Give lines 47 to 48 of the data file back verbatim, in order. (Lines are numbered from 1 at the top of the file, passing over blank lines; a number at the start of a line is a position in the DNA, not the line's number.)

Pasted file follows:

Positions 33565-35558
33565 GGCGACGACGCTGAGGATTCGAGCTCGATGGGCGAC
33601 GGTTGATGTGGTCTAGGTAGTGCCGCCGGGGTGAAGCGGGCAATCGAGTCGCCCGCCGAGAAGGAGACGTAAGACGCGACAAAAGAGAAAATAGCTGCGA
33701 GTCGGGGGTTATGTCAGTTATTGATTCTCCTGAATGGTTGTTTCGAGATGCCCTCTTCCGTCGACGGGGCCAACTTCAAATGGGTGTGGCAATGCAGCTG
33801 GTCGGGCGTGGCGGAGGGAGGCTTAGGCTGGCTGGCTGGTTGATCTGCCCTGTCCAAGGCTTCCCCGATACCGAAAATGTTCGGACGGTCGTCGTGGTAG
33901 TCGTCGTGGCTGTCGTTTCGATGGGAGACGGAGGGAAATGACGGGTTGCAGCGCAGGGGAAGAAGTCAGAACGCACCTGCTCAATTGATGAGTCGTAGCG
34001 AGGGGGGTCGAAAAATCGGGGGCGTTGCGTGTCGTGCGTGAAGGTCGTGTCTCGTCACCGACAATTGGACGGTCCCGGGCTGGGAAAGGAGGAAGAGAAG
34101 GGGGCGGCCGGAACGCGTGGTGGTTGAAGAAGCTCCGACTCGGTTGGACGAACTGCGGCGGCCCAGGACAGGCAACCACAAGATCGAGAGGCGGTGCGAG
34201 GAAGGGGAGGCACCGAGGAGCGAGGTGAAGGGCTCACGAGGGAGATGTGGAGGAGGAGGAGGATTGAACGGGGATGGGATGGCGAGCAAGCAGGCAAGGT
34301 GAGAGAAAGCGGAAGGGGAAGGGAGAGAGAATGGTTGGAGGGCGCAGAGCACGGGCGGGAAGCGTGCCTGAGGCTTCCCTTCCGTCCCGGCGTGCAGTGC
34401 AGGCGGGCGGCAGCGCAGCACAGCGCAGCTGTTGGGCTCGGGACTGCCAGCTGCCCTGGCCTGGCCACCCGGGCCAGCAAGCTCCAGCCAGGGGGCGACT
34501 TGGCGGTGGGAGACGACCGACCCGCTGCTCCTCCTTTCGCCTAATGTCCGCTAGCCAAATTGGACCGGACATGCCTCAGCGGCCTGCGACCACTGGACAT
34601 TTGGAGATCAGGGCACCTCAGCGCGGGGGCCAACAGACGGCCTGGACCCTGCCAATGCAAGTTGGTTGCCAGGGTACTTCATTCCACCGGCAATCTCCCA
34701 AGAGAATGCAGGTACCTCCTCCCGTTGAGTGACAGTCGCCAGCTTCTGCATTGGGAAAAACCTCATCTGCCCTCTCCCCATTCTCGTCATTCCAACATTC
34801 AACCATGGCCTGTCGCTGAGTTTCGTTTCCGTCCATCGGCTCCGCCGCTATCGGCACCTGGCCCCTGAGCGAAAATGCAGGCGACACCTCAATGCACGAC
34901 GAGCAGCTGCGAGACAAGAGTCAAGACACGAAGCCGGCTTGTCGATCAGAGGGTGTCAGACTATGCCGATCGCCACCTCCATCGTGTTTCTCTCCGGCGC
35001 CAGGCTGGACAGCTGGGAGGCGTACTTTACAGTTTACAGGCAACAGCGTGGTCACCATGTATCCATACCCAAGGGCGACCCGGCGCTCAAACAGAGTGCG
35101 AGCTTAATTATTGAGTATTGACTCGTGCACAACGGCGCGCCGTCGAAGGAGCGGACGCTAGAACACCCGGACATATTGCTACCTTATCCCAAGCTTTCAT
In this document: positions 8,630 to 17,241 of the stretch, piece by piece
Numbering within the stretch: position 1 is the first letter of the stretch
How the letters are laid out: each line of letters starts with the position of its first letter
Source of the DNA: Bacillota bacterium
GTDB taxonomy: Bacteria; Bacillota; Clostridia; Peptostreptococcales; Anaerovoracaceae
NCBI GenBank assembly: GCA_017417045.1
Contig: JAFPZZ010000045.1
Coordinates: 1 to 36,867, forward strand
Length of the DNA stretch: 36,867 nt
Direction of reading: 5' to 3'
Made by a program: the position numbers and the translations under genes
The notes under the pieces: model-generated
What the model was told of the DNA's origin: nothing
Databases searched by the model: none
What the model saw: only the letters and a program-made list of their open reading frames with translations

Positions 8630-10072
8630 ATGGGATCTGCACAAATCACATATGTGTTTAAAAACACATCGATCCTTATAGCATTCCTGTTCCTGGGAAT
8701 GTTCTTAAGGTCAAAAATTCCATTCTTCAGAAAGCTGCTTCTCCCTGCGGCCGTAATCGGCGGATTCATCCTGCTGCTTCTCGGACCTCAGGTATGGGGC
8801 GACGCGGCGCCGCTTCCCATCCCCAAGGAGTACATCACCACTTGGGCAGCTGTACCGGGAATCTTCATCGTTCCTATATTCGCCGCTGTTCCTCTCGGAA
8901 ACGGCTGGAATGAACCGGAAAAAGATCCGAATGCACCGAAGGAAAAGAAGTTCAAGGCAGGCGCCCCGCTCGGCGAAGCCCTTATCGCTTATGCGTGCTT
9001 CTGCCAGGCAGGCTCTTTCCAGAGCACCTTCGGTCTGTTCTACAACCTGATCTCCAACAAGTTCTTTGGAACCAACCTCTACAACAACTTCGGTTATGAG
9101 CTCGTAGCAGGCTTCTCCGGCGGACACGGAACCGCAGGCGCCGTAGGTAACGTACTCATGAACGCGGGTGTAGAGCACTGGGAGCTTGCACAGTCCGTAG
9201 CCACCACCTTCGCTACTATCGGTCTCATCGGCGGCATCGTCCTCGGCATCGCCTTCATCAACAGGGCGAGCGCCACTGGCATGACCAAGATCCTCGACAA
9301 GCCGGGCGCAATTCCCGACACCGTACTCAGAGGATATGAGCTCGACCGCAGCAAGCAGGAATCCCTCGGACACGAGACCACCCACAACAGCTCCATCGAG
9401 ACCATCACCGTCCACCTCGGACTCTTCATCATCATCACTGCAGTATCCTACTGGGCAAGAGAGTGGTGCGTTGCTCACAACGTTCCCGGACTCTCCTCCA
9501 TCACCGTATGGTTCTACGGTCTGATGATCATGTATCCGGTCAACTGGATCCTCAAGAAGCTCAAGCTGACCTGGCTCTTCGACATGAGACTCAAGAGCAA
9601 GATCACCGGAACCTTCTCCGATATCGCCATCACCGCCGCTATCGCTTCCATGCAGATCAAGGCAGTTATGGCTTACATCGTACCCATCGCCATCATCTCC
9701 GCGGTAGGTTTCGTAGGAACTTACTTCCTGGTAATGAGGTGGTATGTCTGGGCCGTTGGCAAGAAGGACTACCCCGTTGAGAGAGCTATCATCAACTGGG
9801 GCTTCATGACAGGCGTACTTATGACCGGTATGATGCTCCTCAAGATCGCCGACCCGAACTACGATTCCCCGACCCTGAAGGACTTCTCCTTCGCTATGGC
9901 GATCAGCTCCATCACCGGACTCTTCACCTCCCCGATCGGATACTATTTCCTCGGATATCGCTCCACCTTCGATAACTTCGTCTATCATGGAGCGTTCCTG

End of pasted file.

9801 GCTTCATGACAGGCGTACTTATGACCGGTATGATGCTCCTCAAGATCGCCGACCCGAACTACGATTCCCCGACCCTGAAGGACTTCTCCTTCGCTATGGC
9901 GATCAGCTCCATCACCGGACTCTTCACCTCCCCGATCGGATACTATTTCCTCGGATATCGCTCCACCTTCGATAACTTCGTCTATCATGGAGCGTTCCTG